Over the years, many of us in the security community have heard about attacks directed against our computers’ microphones. One scenario in particular demonstrated how an attacker could piggyback off a Skype session and record an unsuspecting user’s audio and video.
As a community, we’ve responded to these threats differently. Some have developed tools to help prevent actors from abusing our microphones. Others have disabled their computer’s audio input functionality, or physically removed the mic component from their machine.
Still others have cried in a corner, and given up hope of securing their microphones because it’s “impractical”.
Well guess what? All of those responses (especially the last one) can’t stop attackers from surreptitiously recording you. That’s because researchers have devised a jack retasking attack to reprogram a computer’s input and output audio ports and thereby turn your headphones… into audio recorders.
Researchers at the Cyber Security Research Center at Ben Gurion University, the same institute which has in the past messed around with air-gapped computers and investigated the resilience of 911 emergency services, came up with the method by exploiting two facts.
These are as follows:
- Fact #1: Headphones/earphones are inverses of microphones. Both make use of power, a magnetic field, and sound waves. They just do so in the reverse order based upon what type of audio jack they’re plugged into. (Input vs. output determines the flow of those properties.)
- Fact #2: Realtek’s audio chipsets, which are found in a lot of different computers’ motherboards, allow an actor to reprogram the function of an audio port at the software level using a method called jack retasking. That means someone can remap an audio input port as an audio output port and vice versa.
See where they’re going with this? The researchers clarify in their paper :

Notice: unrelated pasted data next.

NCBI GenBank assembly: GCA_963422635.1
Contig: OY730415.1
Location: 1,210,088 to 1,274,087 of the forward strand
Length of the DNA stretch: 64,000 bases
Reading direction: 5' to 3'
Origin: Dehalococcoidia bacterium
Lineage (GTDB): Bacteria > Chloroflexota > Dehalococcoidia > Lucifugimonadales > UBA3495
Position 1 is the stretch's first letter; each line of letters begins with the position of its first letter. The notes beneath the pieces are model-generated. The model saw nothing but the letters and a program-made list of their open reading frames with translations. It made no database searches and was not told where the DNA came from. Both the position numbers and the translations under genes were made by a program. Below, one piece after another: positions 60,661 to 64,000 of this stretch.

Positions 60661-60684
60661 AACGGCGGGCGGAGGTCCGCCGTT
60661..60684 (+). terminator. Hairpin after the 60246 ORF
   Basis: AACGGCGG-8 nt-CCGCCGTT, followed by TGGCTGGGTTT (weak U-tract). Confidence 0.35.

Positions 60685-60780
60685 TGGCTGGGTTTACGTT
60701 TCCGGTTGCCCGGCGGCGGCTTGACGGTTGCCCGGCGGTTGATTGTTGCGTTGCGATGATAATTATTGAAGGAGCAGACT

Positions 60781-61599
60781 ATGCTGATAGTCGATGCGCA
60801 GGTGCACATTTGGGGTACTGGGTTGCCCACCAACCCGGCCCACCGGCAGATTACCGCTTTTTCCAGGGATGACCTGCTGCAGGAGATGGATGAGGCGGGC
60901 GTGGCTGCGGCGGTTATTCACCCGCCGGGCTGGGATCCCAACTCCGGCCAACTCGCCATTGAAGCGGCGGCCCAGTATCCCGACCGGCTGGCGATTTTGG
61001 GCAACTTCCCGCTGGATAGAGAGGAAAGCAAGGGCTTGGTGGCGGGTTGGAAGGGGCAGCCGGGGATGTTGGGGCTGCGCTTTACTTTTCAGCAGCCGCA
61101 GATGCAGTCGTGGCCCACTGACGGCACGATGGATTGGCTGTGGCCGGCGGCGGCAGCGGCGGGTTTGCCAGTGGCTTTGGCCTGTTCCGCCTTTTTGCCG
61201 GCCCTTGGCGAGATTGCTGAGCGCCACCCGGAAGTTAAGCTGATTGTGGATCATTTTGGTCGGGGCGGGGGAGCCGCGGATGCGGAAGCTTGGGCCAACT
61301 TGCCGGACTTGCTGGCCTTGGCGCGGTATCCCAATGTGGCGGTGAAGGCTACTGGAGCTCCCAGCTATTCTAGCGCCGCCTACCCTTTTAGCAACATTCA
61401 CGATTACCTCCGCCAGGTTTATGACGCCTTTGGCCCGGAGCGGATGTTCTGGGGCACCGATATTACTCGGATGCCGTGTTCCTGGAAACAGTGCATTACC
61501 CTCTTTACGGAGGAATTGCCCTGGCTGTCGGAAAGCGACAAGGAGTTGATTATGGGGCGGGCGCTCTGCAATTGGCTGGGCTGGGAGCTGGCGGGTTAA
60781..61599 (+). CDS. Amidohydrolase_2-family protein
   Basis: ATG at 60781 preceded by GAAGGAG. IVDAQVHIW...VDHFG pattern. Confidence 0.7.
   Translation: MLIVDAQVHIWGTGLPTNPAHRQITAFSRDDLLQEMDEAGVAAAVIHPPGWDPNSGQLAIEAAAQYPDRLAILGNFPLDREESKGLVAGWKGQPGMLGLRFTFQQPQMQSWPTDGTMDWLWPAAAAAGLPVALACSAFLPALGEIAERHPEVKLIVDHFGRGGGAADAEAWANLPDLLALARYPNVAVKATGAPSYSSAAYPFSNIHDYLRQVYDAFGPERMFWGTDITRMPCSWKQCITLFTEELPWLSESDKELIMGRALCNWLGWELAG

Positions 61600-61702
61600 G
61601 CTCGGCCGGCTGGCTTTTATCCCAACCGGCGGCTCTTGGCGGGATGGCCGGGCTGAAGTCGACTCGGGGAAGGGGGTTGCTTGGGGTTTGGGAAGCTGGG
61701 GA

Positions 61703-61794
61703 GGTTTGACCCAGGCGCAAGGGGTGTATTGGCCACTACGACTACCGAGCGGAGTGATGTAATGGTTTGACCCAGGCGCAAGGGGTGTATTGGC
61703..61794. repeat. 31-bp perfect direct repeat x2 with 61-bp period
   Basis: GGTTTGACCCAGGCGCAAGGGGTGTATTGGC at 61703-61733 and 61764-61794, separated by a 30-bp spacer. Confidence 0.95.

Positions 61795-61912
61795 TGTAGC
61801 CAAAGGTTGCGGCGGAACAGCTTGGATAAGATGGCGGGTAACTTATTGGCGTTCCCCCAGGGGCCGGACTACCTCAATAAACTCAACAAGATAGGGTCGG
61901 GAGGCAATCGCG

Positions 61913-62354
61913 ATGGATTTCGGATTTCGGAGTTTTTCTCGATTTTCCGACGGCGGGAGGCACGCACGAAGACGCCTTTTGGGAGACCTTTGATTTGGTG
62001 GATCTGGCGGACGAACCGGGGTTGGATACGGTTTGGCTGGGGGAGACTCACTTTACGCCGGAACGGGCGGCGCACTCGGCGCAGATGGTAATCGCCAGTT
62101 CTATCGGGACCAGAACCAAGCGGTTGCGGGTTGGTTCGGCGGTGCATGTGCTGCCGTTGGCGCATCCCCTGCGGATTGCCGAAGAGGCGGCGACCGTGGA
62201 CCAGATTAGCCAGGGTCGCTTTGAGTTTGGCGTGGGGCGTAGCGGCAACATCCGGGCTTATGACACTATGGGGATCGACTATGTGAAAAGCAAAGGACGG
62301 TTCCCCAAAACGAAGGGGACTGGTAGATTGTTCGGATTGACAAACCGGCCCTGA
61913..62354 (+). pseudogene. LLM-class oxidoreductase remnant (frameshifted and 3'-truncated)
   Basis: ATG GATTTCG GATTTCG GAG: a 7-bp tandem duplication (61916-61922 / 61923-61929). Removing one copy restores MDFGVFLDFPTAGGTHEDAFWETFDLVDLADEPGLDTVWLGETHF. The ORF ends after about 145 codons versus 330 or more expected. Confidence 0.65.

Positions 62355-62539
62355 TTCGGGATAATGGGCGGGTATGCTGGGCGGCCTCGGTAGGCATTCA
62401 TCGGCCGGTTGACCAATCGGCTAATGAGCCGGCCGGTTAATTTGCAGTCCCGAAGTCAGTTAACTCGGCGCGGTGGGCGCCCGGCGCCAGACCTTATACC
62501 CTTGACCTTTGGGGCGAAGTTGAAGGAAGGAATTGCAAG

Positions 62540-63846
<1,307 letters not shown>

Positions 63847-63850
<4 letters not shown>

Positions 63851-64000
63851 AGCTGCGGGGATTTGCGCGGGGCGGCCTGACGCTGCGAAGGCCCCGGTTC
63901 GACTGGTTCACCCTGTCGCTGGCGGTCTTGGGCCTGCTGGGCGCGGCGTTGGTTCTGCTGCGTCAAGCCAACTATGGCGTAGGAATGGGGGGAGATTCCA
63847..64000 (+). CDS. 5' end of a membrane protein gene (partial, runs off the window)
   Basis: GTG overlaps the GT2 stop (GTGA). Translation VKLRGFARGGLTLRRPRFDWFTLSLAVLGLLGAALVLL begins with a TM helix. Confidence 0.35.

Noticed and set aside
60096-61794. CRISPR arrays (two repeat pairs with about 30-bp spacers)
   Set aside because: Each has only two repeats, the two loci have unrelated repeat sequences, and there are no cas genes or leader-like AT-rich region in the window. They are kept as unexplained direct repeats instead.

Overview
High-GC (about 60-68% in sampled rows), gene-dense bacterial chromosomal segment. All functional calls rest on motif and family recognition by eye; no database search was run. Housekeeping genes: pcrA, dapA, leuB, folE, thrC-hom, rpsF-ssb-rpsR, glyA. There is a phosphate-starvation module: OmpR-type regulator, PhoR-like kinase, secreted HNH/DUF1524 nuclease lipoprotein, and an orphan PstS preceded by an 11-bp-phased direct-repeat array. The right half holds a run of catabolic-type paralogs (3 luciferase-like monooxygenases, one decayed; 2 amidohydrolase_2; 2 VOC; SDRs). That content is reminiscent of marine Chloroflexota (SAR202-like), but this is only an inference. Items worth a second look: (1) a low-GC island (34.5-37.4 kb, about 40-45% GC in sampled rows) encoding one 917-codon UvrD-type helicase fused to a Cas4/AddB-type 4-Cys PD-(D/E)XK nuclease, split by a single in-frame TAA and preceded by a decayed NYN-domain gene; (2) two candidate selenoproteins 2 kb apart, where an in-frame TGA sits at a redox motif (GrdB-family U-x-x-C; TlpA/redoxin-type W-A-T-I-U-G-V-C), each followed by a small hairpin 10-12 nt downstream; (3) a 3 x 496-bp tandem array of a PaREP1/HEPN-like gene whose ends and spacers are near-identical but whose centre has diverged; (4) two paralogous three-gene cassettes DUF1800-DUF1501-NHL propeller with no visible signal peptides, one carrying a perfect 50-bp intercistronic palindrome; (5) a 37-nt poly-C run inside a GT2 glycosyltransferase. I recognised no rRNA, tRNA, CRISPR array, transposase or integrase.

“The fact that headphones and earphones are physically built like microphones, coupled with the fact that an audio port’s role in the PC can be altered programmatically from output to input, creates a vulnerability which can be abused by hackers. A malware can stealthy reconfigure the headphone jack from a line out jack to a microphone jack. As a result, the connected headphones can function as a pair of recording microphones, thereby rendering the computer into an eavesdropping device – even when the computer doesn’t have a connected microphone.”
The attack, which works through a piece of malware that does the jack retasking, is applicable in two main threat scenarios: when a computer doesn’t have a mic component or when someone’s headphones are better positioned to record the user.
In their experiment, the researchers proved their attack could work with a pair of Sennheiser headphones. They found that they could record from up to 20 feet away and still make out what the user was saying.
The team recommends that RealTek and others modify their chipsets so that someone can’t retask the audio jacks. But even if those companies complied, that would take years for new chipsets to reach our computers.
That harsh reality leaves users with few countermeasures.
At the hardware level, users can decide to never plug in any speakers, headphones, or earphones into their computers. They might also want to consider using audio jammers and white noise emitters near their computers.
When it comes to software, they could choose to disable the audio component entirely in their computer’s BIOS. But that means no music, no Skype, no anything. Just the dull hum of their computer.
It’s up to you to decide whether you want to take that leap. But at the end of the day, there will always be the risk of an attack. We shouldn’t needlessly deprive ourselves because of it.
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